Meanwhile above water, Petrel, Fin and the crew of the ‘Oyster’ have come ashore to defeat the Devouts, a group of fanatical Anti-Machinists who want to reclaim a secret weapon. Now, both crews must work together to fight for their lives.

Sequel to: Icebreaker

Part of Series: The Icebreaker Trilogy

Potentially Sensitive Areas: Discrimination; Violence

 

Reviews

Booklist (October 1, 2016 (Online))
Grades 6-9. This sequel to Icebreaker (2015) finds the girl Petrel, her companions the talking rats Mister Smoke and Missus Slink, the Captain (a mechanical boy with a silver face), and assorted shipmates from the icebreaker Oyster on dry land. Their mission: to bring knowledge back to the world in the wake of the devastation caused by the Luddite Devouts. While the stalwarts are away, the Oyster’s chief engineer leads a mutiny, leaving them stranded. Meanwhile, 200 miles northeast, the Devouts have managed to sink the giant submersible Rampart, leaving only that rapscallion young Sharkey and his small crew of children alive aboard the smaller submersible Claw. The plot will soon bring the two ragtag groups together, but to what end? How can they overcome the more numerous and stronger Devouts, and will the Captain ever find the Singer and the Song that are destined to bring knowledge back to the downtrodden? Adventures abound in this exciting page-turner that will keep readers on the edge of their seats as they await volume three.

School Library Journal (August 1, 2016)
Gr 5-8-Three crises get the action started quickly in this second installment of Tanner’s “Icebreaker” trilogy. There’s mutiny aboard the Oyster, which strands returning characters Petrel, Fin, Krill, and the captain in hostile territory controlled by a radical sect of Anti-Machinists. The friends’ only chance to get back to their ship lies with Sharkey, young captain of a submersible facing troubles of his own: with dwindling resources, he must rescue the last of his people, the Sunkers, from an Anti-Machinist prison. Tanner skillfully weaves the three plotlines together in a tense narrative that not only explores the characters’ often conflicting motives but keeps pages turning. Solid structure parallels key elements from the first volume and clearly lays the groundwork for the next book. The action takes place on land as well as in water, giving readers a fuller picture of the characters’ stark dystopian world. As the previous book was Petrel’s tale, this installment belongs to Sharkey, whose growth from false bravado to true heroism makes him a compelling central character. Suspenseful and thought provoking, this offering stresses the importance of education and knowledge as weapons against fear and tyranny. VERDICT Readers unfamiliar with the first novel may have trouble keeping track of the many characters and alternating perspectives, but fans will relish this return adventure.-Marybeth Kozikowski, Sachem Public Library, Holbrook, NY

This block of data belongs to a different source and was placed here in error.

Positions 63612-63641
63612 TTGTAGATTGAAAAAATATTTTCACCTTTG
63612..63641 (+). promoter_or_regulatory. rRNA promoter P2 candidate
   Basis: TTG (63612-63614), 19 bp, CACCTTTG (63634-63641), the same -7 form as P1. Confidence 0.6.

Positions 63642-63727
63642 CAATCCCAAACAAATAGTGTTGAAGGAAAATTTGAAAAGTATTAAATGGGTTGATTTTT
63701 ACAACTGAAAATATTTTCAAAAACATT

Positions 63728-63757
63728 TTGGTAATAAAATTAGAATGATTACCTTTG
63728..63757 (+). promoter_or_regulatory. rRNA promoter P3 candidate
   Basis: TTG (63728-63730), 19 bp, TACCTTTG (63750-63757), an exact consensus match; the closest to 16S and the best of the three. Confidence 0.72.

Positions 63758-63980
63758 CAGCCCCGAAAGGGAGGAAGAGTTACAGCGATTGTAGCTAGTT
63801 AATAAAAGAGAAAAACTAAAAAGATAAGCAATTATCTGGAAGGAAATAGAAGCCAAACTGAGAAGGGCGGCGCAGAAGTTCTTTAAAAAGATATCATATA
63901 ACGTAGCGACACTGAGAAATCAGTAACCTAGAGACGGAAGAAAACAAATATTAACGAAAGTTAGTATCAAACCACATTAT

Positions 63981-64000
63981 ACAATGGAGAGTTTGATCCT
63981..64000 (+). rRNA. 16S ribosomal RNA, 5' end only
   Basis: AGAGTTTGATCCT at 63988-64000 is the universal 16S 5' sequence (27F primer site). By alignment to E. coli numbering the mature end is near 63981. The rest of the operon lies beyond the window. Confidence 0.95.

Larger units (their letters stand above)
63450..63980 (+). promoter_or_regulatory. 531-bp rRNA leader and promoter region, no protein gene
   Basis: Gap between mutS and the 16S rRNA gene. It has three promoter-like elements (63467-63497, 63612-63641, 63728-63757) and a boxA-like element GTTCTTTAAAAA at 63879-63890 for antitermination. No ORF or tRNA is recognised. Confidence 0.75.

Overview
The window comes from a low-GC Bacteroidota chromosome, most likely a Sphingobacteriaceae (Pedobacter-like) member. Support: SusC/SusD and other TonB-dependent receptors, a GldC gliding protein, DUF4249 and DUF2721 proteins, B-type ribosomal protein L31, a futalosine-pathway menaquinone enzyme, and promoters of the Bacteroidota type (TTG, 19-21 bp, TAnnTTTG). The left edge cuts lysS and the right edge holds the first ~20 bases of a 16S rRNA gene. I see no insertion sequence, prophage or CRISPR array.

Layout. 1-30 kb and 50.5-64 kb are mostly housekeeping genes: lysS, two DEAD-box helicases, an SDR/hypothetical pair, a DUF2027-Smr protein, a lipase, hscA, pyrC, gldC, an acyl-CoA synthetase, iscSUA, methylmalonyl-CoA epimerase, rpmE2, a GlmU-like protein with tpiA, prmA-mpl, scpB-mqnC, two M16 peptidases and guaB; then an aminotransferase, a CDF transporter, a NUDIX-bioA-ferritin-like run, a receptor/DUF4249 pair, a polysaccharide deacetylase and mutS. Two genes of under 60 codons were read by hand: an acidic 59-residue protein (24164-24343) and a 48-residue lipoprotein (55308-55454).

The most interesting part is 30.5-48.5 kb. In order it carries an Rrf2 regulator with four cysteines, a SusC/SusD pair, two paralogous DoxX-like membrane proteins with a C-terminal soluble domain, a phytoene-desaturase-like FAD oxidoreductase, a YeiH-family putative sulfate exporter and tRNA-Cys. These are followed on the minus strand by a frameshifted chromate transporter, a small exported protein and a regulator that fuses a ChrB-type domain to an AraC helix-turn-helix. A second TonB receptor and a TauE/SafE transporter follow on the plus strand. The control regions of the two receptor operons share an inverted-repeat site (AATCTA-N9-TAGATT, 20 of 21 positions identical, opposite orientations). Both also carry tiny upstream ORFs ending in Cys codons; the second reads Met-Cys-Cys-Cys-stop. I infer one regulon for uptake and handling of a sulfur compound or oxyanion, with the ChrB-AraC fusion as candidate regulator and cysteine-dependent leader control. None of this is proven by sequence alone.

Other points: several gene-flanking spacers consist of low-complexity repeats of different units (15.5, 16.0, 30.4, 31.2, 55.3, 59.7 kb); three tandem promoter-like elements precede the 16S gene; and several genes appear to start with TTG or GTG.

About the Author

Lian Tanner has been dynamited while scuba diving and arrested while busking. She once spent a week in the jungles of Papua New Guinea, hunting for a Japanese soldier left over from the Second World War. She likes secrets, old bones, and animals that are not what they seem. Nowadays she lives by the beach in southern Tasmania with her cat, Harry-le-beau, who has his own blog at vampiremice.wordpress.com.

Her website is www.liantanner.com.au.